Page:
The Highlighter

Stem Cell Therapy for Athletes

Madisyn Seidel, Madisyn Seidel

Hang on for a minute...we're trying to find some more stories you might like.


Email This Story






The last thing any athlete wants to hear is that they can’t play, but there’s a new medical treatment known as “stem cell therapy” that athletes are starting to turn towards for sports related injuries because of its quick recovery.

 

Stem cell therapy can treat multiple injuries, such as inflamed joints, ligament sprains, muscle strains, early osteoarthritis, and more. One of the major benefits to this treatment is the recovery time, which is the most important thing for athletes who have been injured.

 

Stem cell therapy is believed to regenerate new cells and replace damaged cells. Stem cell therapy enables the patient’s body to use its own stem cells to heal and repair. Some patients may experience pain and soreness after the procedure. Since the patient’s own bone marrow is used, there are no chances of rejection.

 

The recovery time for this procedure varies depending on the patient and the treatment type, but it usually takes 2-6 weeks. Patients who have tried stem cell therapy have noticed improvement soon after their procedure. Another benefit to this type of treatment is avoiding surgery which has a longer recovery process.

 

Although there are a some benefits to this treatment, there are also a few down sides. Stem cell therapy is so new that there aren’t a lot of studies to prove it is fully effective and the long term side effects are still unknown. Stem cell therapy is still undergoing research and there’s still a lot that needs to be done for it to be used as a front line treatment.

 

The way stem cell therapy works is by taking the patient’s own bone marrow from an area in the body like the lower back and then injecting it into the patient’s injured site. The entire procedure takes up to 45-minutes and requires no anesthesia. Patients will feel some pain and may experience swelling and soreness for up to a week after the procedure.

 

“As a fairly new, rather expensive procedure and insurance not covering it, but with promising results, we felt it necessary to try anything possible to help get the knees to become as healthy as possible. This procedure could possibly take away the need for much more invasive surgeries,” Lynn Seidel said. 

2 Comments

2 Responses to “Stem Cell Therapy for Athletes”

  1. Zak L. on May 16th, 2018 12:36 pm

    Funny to see more and more research being developed about stem cells, it’s definitely abated over the years. Unfortunate that stem cell research isn’t available for a large part of the penury population.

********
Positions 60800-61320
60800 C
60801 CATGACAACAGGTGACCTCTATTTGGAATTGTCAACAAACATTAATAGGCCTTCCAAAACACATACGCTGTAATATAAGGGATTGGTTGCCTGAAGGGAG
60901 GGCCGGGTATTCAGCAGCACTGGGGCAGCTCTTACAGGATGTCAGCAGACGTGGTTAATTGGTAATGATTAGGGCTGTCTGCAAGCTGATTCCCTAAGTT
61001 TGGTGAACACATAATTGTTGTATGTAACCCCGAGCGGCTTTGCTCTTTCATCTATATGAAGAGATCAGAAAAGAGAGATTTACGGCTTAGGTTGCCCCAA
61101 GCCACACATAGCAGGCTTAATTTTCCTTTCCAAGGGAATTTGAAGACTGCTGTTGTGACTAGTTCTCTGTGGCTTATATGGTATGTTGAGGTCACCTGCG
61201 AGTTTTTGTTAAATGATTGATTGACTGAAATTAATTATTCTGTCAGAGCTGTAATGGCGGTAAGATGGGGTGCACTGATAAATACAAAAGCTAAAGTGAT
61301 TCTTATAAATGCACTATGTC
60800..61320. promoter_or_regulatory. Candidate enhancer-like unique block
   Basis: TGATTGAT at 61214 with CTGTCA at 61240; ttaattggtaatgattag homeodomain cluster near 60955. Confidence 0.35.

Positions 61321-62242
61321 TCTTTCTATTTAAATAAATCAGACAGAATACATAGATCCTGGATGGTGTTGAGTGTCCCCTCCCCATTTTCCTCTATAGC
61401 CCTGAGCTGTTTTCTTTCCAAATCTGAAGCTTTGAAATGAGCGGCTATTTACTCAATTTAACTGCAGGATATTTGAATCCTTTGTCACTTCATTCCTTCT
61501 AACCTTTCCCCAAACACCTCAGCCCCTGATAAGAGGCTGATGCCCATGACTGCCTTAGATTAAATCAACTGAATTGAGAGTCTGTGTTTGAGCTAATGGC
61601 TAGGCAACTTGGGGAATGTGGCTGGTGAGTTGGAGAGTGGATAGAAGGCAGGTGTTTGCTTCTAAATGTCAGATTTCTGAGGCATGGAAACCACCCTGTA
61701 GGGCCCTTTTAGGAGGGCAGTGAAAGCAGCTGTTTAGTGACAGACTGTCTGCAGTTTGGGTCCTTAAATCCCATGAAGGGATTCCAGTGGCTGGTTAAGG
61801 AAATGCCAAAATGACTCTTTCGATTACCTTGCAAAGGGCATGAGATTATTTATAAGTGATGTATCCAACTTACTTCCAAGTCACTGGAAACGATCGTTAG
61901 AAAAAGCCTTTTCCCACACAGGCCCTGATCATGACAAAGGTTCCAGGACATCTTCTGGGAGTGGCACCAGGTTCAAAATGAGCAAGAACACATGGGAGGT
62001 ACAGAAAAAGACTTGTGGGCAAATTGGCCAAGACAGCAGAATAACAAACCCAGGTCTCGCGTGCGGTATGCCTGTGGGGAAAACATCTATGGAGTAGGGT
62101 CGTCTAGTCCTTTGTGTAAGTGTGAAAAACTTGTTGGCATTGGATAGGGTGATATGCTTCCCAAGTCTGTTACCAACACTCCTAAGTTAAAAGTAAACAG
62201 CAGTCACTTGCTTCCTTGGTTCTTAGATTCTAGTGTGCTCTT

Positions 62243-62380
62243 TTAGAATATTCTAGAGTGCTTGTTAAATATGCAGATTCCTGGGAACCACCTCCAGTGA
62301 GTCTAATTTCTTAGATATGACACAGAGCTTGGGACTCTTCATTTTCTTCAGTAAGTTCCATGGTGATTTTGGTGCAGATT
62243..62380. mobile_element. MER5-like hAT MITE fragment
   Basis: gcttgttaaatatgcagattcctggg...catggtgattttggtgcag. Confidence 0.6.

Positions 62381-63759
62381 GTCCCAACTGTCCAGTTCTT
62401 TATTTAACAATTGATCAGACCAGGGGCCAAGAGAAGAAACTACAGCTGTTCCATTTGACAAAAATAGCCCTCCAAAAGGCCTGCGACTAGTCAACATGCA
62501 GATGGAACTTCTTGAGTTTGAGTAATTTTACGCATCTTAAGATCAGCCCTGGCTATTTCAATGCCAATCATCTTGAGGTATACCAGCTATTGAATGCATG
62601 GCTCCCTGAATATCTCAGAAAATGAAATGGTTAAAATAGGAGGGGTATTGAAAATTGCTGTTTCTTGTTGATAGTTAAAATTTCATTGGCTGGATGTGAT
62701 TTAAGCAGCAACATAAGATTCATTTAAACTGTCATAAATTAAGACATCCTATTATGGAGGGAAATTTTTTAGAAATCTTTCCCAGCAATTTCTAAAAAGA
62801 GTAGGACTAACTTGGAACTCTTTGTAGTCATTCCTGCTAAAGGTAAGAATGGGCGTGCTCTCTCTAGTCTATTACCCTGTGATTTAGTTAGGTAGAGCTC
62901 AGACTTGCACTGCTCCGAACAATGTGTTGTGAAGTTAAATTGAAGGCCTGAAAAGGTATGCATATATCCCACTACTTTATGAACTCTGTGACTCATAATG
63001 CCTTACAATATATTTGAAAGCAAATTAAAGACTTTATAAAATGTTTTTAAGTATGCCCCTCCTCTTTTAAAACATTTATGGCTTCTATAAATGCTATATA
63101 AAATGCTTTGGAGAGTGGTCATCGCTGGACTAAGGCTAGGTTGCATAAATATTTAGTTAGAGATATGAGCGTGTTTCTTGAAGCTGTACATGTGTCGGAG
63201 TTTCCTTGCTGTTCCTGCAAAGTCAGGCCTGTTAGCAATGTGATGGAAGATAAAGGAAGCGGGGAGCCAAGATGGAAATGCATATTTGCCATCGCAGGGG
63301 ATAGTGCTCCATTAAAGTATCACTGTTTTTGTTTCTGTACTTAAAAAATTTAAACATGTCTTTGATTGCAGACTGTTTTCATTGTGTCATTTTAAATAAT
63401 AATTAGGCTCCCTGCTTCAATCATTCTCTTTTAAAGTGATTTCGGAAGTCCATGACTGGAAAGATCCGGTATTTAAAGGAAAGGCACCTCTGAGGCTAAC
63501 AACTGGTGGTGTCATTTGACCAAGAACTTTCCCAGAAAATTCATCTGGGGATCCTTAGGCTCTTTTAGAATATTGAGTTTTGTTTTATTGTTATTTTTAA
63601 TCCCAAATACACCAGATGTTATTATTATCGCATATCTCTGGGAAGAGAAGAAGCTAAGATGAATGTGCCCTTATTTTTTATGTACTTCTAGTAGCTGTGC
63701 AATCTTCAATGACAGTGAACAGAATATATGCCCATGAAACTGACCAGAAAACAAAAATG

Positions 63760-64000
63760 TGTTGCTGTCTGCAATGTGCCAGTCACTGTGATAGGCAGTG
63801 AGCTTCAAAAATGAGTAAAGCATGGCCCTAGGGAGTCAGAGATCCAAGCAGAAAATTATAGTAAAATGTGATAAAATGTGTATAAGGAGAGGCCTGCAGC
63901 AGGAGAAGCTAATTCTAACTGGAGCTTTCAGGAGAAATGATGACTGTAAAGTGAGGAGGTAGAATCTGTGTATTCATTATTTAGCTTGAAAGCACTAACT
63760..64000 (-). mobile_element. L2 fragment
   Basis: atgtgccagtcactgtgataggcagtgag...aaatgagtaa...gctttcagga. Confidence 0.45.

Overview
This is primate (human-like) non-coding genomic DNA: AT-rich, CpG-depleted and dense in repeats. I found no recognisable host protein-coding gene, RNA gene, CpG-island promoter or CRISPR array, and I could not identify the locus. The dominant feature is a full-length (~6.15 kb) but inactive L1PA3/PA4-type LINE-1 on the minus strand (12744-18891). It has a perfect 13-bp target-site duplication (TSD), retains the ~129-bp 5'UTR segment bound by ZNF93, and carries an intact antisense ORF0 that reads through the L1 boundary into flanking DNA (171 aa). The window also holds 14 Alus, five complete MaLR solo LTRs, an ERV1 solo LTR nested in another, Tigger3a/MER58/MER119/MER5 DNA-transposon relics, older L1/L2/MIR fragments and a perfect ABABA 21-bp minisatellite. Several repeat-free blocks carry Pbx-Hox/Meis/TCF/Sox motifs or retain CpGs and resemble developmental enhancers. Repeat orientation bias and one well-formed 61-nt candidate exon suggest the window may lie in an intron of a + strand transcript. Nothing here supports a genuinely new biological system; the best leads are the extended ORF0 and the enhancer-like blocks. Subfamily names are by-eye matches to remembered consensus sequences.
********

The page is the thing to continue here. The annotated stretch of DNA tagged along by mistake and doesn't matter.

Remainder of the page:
[Reply]

  2. Tristan Laborde on May 16th, 2018 12:39 pm

    Speaking from personal experience and knowledge of regenerative medicine, stem cell therapy is not for those who possess squeamish tendencies. Personally, I have a high pain tolerance and still found it to be the most excruciating experience to date. Blatantly speaking, there are better treatments now available. Many long-term OCR doctors are reluctant to make the change to more conventional therapies. This is not a bizarre treatment, although many are nervous to make the switch because surgeries are what keeps them in business. Although much of the hype is around stem cells, treatments such as PRP (Platelet Rich Plasma) provides a more specific, targeted approach to treating injuries. Please further your research into other available treatment options compared to the stereotypical treatment.

    [Reply]

Comments containing obscene, suggestive, vulgar, profane (including letters followed by dashes or symbols), threatening, disrespectful, or defamatory language will not be published and will be reported to the administration. Attacks on groups or individuals based on race, gender, sexual orientation, or creed will be rejected. The Highlighter does not allow anonymous comments and requires a valid email address. The email address will not be displayed but will be used to confirm your comments. The Highlighter is open to strong opinions and criticism of its work, but The Highlighter does not publish comments discussing its policies and practices. However, personal attacks on reporters will not be published. View full comment policy under the about tab.

If you want a picture to show with your comment, go get a gravatar.




The Community Experience of Rocky Mountain High School
Stem Cell Therapy for Athletes